I haven't done 2018 yet because I am saving it for the week before. The 2017 one I found considerably harder than 2016 and specimen though, and I think 50% is about average, so those marks are above average. What sections are you doing? I am doing maths, physics and additional maths/physics.
Maths, phys and chem. would you mind letting me know how 18 goes when you do it?
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Tom Osborne
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(Original post by Sophhhowa)
Maths, phys and chem. would you mind letting me know how 18 goes when you do it?
Yeah, of course. What college have you applied to? Also let me know how you think the real thing goes on the 30th! Good luck with the prep!
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(Original post by Tom Osborne)
Yeah, of course. What college have you applied to? Also let me know how you think the real thing goes on the 30th! Good luck with the prep!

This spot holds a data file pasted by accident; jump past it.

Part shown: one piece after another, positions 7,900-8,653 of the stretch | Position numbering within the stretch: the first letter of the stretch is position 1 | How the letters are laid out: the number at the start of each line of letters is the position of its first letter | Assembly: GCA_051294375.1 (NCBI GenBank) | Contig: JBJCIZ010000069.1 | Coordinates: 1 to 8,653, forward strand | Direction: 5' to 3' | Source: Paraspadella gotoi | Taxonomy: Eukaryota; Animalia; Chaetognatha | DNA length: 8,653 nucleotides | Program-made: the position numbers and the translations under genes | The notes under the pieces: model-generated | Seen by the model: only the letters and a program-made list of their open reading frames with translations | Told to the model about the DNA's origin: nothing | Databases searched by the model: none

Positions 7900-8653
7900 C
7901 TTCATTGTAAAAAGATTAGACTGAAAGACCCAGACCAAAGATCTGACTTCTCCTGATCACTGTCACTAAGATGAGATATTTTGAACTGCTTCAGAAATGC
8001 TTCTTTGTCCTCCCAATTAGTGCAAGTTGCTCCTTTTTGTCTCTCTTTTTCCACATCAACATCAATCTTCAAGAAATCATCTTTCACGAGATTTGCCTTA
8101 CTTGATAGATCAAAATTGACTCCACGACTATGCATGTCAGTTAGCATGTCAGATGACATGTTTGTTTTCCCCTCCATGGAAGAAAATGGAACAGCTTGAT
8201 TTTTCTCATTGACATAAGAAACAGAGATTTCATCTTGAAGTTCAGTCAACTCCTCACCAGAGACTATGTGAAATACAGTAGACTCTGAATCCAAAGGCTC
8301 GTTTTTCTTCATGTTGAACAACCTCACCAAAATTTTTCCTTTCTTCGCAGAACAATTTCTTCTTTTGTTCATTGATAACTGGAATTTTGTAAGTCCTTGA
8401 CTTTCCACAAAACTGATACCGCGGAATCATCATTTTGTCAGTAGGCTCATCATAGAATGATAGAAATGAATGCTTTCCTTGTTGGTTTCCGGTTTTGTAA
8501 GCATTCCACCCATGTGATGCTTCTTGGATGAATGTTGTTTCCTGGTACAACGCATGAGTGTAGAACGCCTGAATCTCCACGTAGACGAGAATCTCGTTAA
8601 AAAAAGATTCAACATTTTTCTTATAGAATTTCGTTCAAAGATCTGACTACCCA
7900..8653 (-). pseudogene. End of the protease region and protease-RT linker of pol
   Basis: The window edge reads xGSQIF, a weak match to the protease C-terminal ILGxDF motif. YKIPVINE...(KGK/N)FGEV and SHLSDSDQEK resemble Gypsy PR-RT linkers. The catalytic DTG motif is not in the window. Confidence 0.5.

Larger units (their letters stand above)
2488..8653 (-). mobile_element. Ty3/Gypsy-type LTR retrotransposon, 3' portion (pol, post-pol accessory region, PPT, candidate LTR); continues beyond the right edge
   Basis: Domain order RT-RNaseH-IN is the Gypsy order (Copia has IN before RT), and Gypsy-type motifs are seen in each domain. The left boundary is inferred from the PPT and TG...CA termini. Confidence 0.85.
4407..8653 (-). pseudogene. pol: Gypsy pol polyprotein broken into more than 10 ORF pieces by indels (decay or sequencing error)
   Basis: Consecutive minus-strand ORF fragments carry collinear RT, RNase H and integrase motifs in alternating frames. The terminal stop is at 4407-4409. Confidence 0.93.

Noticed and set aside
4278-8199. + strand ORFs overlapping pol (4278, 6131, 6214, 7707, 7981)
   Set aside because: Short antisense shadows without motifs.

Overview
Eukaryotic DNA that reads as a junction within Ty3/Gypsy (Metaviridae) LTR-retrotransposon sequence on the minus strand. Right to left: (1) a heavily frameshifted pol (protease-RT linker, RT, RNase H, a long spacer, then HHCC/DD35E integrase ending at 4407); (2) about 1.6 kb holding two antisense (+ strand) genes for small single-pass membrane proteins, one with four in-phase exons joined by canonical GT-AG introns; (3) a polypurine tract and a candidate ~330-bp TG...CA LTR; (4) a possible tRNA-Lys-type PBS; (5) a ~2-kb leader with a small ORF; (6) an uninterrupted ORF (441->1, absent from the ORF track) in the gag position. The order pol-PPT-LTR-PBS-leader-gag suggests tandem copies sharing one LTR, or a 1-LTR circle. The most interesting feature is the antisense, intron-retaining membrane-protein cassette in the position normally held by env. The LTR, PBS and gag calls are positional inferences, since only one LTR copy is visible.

Thank you. St Johns. U?
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Tom Osborne
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(Original post by Sophhhowa)
Thank you. St Johns. U?
Ah I don't know much about St Johns, but it looks very nice. I've applied to Clare, but I haven't heard a single person saying they have applied to Clare for NatSci this year!
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R T
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(Original post by Tom Osborne)
My NSAA is coming up soon, and I have done loads of PAT, senior maths challenge and olympiads but I still struggle for time on NSAA. I know that you aren't expected to finish it all, but does anyone have any advice on timing? Is it a good idea to set each question a minute and a half and moving on if you don't get it in that time?